Seeking refuge from the violent wine bar customers,
the group fled to the safe confines of the Hotel's Poker Machine room.

In light of the power of certain lobby groups, talk of restricting the sale of all drinks above 5% abv after midnight had been mooted. Thankfully, it appears that the State Government is implementing some alcohol and glass bans that target the sale of spirits and shots, but not the ongoing operation of small bars themselves. (Link) How these laws may impact on the opening of additional small bars is yet to be seen.
Regardless of the positive or negative impact of these bans, the misleading commentary regarding small bars has cast them in an undeservedly negative light. It is as if the fictional police interview at the top is how certain politicians and commentators view the impact of small wine bars in Sydney, and this view is so far from the truth, it is absurd.

Saturday, August 25, 2012

2011 Yelland and Papps Vin De Soif (Grenache Mataro Shiraz Carignan)

The new vintage release of the entry-level Yelland and Papps ‘Delight’ range see’s the bottles kitted out in a new, contemporary label that fits snugly with the spirit of the Delight wines.

The Vin De Soif, a new addition to the range, leaps out of the blocks with a surprisingly fragrant, spicy nose of cloves, dried green herbs and salted liquorice. On the palate, the wine is a bit more mellowed; relaxed but generous. Medium bodied with juicy blackberry, dark cherry and raspberry fruits flavours, herbaceous and meaty on the mid and back palate, finishing with soft, drying tannin.
The 14.5% abv does not stand out or throw-out the balance of the wine.
‘Vin de Soif’ can be broadly translated into English as ‘thirst quenching wine’, and as such, this wine is aptly named. You could easily serve it slightly chilled in summer or more conventionally alongside Mediterranean food in the cooler months. Moreish and approachable,  I found it a good value wine to enjoy here and now, saving the contemplation for conversations at the end of the night.

Rating: 89 pts
RRP: $19.95
ABV: 14.5%
Winery Website:

Draytons Heritage Vines Liqueur Verdelho NV

Impressively packaged and presented, the Draytons Heritage Vines Liqueur Verdelho is a seductive and slick wine.
Deep, dark mahogany in colour with waves of dark caramel, espresso, roasted nuts, honey and rancio flavours/characters. The real surprise is the clean, jangly acidity at the back palate and finish, helping to avoid a cloying finish and balancing the powerful flavour hit upfront with a refreshing citrus element. Impressive length, with the flavours lingering nicely.
Given that the Australian winter is almost over, this wine was also delicious when served slightly chilled, so you can drink up in the warmer spring months. An impressive wine in its style.

Rating: 93pts
ABV: 17.5%
RRP: $55

Sunday, August 19, 2012

2007 Giuseppe Cortese Barbaresco Rabaja (Piedmont, Italy)

I opened this on a Friday night at home, when I might have normally gone for a less serious, less expensive wine, but from the moment I stuck my nose into it, I knew I’d made the right decision. It delivers that distinctive Nebbiolo perfume that perhaps attracts me more than any other wine, and worryingly sees me paying ever increasing amounts of money for Barbaresco and Barolo. Cherries and florals rise out of the glass before gradually revealing some further notes of tar, chesterfield, and liquorice.

To drink it is medium-bodied, though it builds through the palate as it delivers layer upon layer of beautiful fruit. Complexity is already apparent but will continue to unfold with bottle age. It’s not as overtly tannic as one might expect from a young barbaresco, but the tannins that are there are perfectly ripe and very persistent. Underpinned by lovely acidity. Beautiful wine. The Rabaja vineyard does it again. It’s actually very drinkable now if you’re in the right mood, but will undoubtedly improve over the next decade.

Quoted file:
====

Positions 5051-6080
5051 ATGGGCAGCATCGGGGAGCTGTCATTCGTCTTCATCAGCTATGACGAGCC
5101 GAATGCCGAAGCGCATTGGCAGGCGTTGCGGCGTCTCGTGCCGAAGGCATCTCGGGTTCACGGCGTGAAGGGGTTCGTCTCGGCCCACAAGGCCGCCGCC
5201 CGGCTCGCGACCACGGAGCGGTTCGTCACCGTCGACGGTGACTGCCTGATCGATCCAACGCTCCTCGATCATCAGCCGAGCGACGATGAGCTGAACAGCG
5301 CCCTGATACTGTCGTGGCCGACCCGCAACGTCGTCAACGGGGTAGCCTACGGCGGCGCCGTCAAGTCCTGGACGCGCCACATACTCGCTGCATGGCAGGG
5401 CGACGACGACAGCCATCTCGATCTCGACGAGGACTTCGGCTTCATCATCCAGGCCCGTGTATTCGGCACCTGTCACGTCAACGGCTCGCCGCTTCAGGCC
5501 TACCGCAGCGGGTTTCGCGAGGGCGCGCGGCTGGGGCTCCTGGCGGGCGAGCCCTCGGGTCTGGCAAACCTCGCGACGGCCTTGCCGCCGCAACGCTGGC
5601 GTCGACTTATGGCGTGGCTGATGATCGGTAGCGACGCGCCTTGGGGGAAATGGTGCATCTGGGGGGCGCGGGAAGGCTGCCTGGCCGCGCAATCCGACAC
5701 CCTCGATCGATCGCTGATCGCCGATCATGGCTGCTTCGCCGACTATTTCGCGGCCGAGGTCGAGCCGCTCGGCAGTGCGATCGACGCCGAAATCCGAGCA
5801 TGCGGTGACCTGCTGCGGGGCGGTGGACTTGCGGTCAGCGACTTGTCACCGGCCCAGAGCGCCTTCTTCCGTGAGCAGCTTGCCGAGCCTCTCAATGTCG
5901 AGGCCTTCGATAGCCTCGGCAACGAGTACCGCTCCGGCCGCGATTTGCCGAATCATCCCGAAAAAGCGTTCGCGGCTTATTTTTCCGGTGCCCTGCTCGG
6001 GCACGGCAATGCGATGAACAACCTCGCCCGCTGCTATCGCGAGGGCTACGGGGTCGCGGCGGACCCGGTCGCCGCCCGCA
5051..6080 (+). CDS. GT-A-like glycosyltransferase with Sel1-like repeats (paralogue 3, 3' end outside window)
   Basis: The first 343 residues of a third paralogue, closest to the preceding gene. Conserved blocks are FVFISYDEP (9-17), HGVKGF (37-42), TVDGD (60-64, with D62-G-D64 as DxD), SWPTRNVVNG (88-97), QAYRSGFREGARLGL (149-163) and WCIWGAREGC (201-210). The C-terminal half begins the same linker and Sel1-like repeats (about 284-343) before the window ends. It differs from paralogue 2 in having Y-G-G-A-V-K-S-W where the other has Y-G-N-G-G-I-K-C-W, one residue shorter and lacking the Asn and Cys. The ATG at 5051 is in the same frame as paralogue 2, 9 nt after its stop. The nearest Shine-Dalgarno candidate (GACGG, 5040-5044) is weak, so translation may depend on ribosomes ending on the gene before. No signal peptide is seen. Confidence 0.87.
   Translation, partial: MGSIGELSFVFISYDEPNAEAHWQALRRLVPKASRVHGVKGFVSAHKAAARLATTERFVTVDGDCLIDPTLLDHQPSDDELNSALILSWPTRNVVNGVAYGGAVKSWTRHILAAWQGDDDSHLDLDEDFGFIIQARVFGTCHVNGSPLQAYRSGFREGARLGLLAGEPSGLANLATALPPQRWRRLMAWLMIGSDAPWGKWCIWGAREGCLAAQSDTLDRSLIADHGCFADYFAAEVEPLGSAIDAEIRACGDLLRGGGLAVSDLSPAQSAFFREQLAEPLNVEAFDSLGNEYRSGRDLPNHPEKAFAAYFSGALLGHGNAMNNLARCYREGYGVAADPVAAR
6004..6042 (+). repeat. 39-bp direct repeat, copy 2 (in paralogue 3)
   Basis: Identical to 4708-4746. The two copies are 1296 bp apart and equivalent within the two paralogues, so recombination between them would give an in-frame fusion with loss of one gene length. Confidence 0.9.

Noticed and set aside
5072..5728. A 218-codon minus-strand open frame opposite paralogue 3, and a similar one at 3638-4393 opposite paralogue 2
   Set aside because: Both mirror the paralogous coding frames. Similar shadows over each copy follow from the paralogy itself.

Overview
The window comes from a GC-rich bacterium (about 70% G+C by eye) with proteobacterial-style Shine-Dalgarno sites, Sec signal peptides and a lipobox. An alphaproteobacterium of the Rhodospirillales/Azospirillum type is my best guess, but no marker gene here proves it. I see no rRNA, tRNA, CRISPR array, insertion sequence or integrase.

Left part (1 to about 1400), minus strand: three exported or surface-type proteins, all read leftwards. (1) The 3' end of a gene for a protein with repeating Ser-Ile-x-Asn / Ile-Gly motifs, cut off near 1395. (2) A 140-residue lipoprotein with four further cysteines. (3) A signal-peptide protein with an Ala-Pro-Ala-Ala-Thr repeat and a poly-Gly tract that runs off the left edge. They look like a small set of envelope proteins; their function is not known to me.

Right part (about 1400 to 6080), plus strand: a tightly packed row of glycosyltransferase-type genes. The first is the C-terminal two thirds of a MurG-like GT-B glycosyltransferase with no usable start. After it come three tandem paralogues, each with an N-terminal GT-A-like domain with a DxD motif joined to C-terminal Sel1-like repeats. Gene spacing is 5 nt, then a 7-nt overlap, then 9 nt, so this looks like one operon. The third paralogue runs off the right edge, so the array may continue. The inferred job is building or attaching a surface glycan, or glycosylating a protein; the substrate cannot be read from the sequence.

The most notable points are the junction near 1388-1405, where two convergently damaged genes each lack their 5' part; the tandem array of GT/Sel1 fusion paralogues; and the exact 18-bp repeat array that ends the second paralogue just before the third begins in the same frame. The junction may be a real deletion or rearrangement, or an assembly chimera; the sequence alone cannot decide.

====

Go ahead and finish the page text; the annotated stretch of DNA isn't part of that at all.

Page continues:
(Rabaja love - Cortese bottles on the left)

RRP: $75
Closure: Cork
Drink to: 2012-2025


Wednesday, August 15, 2012

2011 Clonakilla, Viognier Nouveau

I purchased this as the final bottle in a half dozen, and have always been keen to try it, and as a light, drink now, ‘don’t think too hard’ rendition of Viognier, the Clonakilla Viognier Nouveau really delivers.
The wine has an understated spicy ginger, citrus fruit nose (almost tropical). There is juicy fruit texture on the palate with restrained, freshly sliced apricot and peach flavours, finishing relatively crisp, clean and refreshing, avoiding oiliness. This wine struck me as something of a chameleon wine, suitable for most foods in the Riesling-Semillon-Chablis zone. A seriously drinkable, refreshing, easy going Canberran suitable for Christmas stand-down.

Rating: 90+ (for versatility and its refreshing take on Australian Viognier)
RRP: $20-30
ABV: 14%

Wednesday, August 8, 2012

Wine Wars - Episode IV

Episode IV sees the arrival of legendary natural wine smuggler, Han Solo. After agreeing to take Luke and Obi-Wan to Alderaan, Han has some unexpected run-ins with Pancho Campo and Jay Miller. Click on the link below to see how these encounters unfold . . .

Saturday, August 4, 2012

Hahndorf Hill Winery ‘Blueblood’ Blaufränkisch 2010

I am always of two minds when it comes to rare wine varieties grown in Australia. I like the novelty, though often find the wines are more ‘dry red’ than varietal, or at least (and more understandably), something different. The Hahndorf Hill ‘Blueblood’ was, up until recently, the only Blaufränkisch grown in Australia. Unlike a number of the rare/new varieties grown in Australia it delivers.

The Blueblood has a nose with some aniseed, all-spice, traces of white pepper, and as the name suggests, blue fruits. On the palate, integrated oak enmeshes effortlessly with liquorice, aniseed and more blue fruits (with riper blue fruit becoming more apparent with some air). After a day on the tasting bench, white pepper emerged more prominently. There was cleansing acidity and interesting  ripe tannins on the palate.
After 6 days on the tasting bench (an accidental occurrence after another busy working week!) the wine held up nicely –a big surprise. A pleasant smokiness had evolved on the finish, along with salted black liquorice. This wine should cellar nicely.

In summary, an age-worthy ‘point of difference’ wine that is fun to pronounce, will please many, but doesn’t taste like a ‘solid dry red’.

Rating: 93+
Price: $35
ABV: 14%